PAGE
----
Seeing the light in the Monster

One thing many students of Japanese greatly desire to do is be able to play Japanese video games. Today I felt like I took a step closer towards that goal.

When I was living in Tokyo, I would go to Shibuya quite often. It was a nice rest stop after work, or a place to just walk around and people watch on the weekend. In Shibuya, with its hundreds of shops, I would always browse the book stores and checkout Manga, trying to imagine the day I could actually read them. When I went to the used video game shops, it was the same situation. I would see tons of interesting games with amazing artwork, games I couldn’t play because my reading level wasn’t high enough to get past the basic game menus. Still, every now and then I would look for games on sale, something that I felt I could work towards. I bought Monster Hunter Portable 2 for my PSP for a super-cheap 280yen at some point last year, I think maybe November.

 

When I slipped the game in, I was immediately stuck at the main menu. I couldn’t really figure out much of the Kanji, and when I figured out how to get my character out of the building he was in, I was stuck trying to translate conversations between other characters that I didn’t understand.

What I realized today is that my tolerance of the learning process has really changed. I still don’t always have a ton of time to “study” Japanese in the way I’d like, but i’m finding I’m not going from zero to one hundred percent stressed out like I normally do. I’m sure it was just being over exposed to Kanji without being able to read any very well that made me stressed; it put me in a position where I had hundreds of little reminders of how far I had to go. I guess being presently in Jamaica has taken some of the edge off. I popped in Monster Hunter today, and still I cannot read most of what I see, but there is a key difference.

I can read some of what I am seeing, and I am starting to isolate groups of Kanji that I recognize as common words. What I know is that these are common words i’m just not familiar with yet. I’m at about 400 sentences with my anki studies, and to have “good reading ability” requires the knowledge of about 4,000 sentences and up. So even though I still cannot read everything, I felt pretty positive because I could go through the menus more easily and I could get an idea of what some of the characters were saying.

This is why I am glad in some ways that i’ve been blogging about my journey, to get insights into the little moments of clarity. I’m seeing more and more that learning Japanese is not so much about how “much” you study, as it is simply “how” you study, and how you keep yourself interested.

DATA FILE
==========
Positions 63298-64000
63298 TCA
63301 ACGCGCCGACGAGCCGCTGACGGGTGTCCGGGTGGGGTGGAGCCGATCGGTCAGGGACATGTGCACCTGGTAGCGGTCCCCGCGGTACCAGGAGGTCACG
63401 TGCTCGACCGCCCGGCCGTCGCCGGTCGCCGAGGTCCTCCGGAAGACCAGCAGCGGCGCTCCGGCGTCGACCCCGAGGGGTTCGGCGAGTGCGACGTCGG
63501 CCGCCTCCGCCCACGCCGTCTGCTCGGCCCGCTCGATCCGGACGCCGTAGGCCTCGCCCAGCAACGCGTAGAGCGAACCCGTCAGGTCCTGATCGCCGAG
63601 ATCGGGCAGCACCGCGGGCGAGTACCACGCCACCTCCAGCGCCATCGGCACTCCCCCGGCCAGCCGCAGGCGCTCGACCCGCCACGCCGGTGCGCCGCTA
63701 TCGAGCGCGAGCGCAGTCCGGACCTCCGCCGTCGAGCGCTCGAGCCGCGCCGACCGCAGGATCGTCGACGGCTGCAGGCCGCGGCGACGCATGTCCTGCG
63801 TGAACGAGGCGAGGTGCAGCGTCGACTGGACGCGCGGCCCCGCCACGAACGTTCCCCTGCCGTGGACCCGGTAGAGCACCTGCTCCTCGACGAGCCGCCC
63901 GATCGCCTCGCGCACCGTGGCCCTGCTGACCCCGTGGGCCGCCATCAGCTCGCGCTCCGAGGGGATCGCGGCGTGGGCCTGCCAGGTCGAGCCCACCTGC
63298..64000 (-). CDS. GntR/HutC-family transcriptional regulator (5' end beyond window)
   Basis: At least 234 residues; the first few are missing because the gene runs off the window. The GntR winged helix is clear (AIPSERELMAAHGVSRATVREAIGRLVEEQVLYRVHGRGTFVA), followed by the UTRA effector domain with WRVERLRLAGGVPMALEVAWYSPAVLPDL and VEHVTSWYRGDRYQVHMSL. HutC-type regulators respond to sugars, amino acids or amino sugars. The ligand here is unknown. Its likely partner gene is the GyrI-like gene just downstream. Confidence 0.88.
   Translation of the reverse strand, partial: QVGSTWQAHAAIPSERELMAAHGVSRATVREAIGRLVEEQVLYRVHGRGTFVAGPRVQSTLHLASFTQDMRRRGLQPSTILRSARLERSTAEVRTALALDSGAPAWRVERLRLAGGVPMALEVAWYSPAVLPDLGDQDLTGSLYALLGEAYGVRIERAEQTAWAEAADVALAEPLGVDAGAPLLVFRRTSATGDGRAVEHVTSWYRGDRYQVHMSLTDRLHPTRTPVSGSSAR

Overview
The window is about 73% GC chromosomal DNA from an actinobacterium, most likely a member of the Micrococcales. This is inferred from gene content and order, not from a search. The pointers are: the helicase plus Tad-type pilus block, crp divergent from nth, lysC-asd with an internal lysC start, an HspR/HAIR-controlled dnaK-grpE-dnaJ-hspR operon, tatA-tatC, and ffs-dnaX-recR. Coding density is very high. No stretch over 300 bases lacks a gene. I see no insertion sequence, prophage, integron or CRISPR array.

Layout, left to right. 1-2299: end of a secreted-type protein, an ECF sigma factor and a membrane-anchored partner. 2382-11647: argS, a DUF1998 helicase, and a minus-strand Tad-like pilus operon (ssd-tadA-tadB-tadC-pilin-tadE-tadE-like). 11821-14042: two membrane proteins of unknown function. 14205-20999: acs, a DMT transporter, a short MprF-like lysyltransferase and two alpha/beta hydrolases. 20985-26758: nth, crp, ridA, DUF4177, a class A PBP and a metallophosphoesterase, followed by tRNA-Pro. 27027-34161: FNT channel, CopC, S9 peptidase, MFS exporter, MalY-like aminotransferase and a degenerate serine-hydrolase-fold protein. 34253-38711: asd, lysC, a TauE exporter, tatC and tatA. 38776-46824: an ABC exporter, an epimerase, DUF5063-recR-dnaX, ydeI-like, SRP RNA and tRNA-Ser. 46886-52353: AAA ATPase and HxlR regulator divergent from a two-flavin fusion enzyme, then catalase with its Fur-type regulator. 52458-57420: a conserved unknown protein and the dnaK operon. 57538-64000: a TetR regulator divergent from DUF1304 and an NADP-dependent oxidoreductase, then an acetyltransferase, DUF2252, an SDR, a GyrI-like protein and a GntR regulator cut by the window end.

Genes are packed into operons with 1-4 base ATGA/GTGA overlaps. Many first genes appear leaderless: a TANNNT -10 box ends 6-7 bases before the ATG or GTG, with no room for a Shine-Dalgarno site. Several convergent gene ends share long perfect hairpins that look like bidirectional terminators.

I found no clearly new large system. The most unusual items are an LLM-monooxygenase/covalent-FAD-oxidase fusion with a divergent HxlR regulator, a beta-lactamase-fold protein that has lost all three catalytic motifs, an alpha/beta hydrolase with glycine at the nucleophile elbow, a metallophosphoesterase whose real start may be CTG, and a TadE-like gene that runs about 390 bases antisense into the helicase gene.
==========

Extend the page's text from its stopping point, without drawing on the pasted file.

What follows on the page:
But its just like English. As a child, i learned super easy stories with simple sentences. Then these stories increased gradually in difficulty and complexity until I was able to read comics, novels and so on. I am repeating that behaviour in a sense. I’m trying to get a better system for reading Manga, because I don’t like reading it on my computer screen, but if i don’t keep exposing myself to common words, doing sentences in Anki alone won’t work.

But I can see the light. I can see that just by continuing, to just read easy manga, practice learning new vocab and so on, occassionally listening to and watching Japanese media, that I will “reach somewhere”. When will I be able to just play Monster hunter on my PSP? I am not exactly sure. With several months of effort, it might be soon, or not. But the fact it, I could not stomach these game menus only months ago, and now I am going through them (albeit slowly). So since I am almost done with my Hesig (at 2000 Kanji!) I am really going to start putting the pressure on learning new sentences. I am going through the Core 2000 program developed by Smart.fm which teaches you 2000 sentences with I believe 2000 common Kanji words.

If I can fully understand those 2000 sentences, I will take a massive leap ahead in basic reading comprehension. Then there are an additional 4000 sentences to pickup, as the program has 6000 in total. So with some grammar work and the basics of immersion mixed in (and speaking) I can see it happening! I am not sure how many sentences to add per day. At 50 new sentences per day, I can do all 2000 in two months, but I have been mixing it up. Some days i will do 100 new sentences (because some sentences are painfully easy, whereas other sentences have a word I don’t know). Either way, for all the sentences i’ve been reading, I am not forgetting those Kanji, so I will see my progress in a few more weeks.

Till then!

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About marcusbird

Writer, Designer, Filmmaker
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